(FALL 2014-1) WOH1012: HIST OF WORLD CIVIL TO 1500 172 (14028)
October 13, 2014
The Roman Empire was one of the most influential empires in history. The Roman's laid the foundation for various aspects of the society. Current ideas about philosophy, government, and science and architecture can be attributed to the Roman Empire. The various improvements the Romans made to the aqueduct technology of the time made the Roman Aqueduct system superior to its predecessors. The Roman aqueducts provided a source of fresh water for drinking, bathing, and sewers. The aqueducts were a way of life in the Roman Empire; they even constructed them in some of the conquered lands. The Roman Empire would not have been able to sustain a large population and amenities necessary to becoming one of the most influential Empires without the aqueducts.
The Romans, like most ancient people of their time, would have relied on local water sources until the aqueducts were constructed. Local sources such as springs, streams, rainwater, and groundwater from wells were easily contaminated with mud after the rain, the inhabitants of the city, or by enemies. The aqueducts provided a constant source of fresh water for the Roman population. The Romans understood the need for a constant fresh water supply. In book eight(8) of his De Architectura, Vitruvius described, in detail, the desirable water source, and the methods that should be used to build the aqueduct, down to size and material of the pipes. The Romans were aware of lead contamination and suggested the use of clay whenever possible. The Romans were precise in the creation of the aqueducts, and they were regularly maintained to ensure they were working properly. Most of the aqueduct systems are below ground, and only a few miles are above ground. The aqueducts that are above ground are built in functional but beautifully constructed arches, showing that the Romans had a real concern for the country side. Keeping the water flow covered as much as possible helped protected it from intentional and unintentional contamination. Water became an important cultural symbol, and they even had a water commissioner.1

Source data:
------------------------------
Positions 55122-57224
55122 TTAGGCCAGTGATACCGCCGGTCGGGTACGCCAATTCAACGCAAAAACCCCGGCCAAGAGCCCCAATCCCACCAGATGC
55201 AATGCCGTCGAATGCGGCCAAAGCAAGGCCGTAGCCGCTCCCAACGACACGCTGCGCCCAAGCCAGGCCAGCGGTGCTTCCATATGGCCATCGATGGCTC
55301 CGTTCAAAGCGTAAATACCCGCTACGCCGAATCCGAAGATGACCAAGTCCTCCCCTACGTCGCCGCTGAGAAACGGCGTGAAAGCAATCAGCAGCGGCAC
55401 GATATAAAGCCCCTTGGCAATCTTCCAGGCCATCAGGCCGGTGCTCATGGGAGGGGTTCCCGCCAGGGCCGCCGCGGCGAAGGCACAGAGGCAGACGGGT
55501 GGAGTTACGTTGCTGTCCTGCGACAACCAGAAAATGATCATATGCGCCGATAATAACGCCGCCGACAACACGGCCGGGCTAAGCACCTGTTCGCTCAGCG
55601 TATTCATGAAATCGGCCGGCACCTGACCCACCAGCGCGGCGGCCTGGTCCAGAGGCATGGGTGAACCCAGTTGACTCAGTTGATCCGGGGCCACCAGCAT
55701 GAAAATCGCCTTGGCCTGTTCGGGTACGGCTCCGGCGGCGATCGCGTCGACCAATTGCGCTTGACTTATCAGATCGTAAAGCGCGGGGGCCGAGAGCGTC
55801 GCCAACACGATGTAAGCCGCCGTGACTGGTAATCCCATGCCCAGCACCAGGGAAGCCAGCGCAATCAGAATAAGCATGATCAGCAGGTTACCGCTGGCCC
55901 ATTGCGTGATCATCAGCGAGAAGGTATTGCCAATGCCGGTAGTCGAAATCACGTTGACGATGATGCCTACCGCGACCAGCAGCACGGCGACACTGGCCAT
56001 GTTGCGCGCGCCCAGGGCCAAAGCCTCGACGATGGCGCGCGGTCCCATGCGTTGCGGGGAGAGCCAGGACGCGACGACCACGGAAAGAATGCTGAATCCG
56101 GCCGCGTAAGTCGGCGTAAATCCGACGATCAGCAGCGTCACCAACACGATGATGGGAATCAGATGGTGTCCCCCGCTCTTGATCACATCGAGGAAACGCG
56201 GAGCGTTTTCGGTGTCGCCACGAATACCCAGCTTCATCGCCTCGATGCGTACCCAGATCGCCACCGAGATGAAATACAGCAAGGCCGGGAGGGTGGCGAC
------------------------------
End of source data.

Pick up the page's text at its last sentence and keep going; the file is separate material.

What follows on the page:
The first aqueduct, Aqua Appia was constructed in 312 BC2. The Romans built a total of fourteen aqueducts stretching 265 miles, capable of supplying 50 gallons of water a day for each inhabitant.3 Some of the water sources were 40 miles always, and the Roman would build the aqueduct based on gravity. Rome's population at the time is estimated to be about a million people. Without the use of the aqueducts, Rome would not have been able to meet the water demands of daily life necessary to support the city. Accompanying the Aqueducts was an elaborate sewer system. The Romans introduced flushing toilets and indoor plumbing to the world.4 Waste control was especially important to the Romans and greatly improved the standards of living. The Romans were able to create more sanitary living conditions and aid in disease prevention by utilizing a sewer system and running water.
The aqueducts were regarded as a necessary expense and were funded as public interest projects. The Roman citizens who wanted to use the baths would pay a fee or have running water in their house paid for the luxury. If the citizens did not have running water, they could take their buckets or jars to collect the water from the fountain and take it home. The wealthy would have sent a slave to collect their water from the fountain. Vitruvius explained this in book eight(8) of his De Architectura, when he said, " From this central tank, pipes will be laid to all the basins and fountains; from the second tank, to baths, so that they may yield an annual income to the state; and from the third, to private houses, so that water for public use will not run short; for people will be unable to divert it if they have only their own supplies from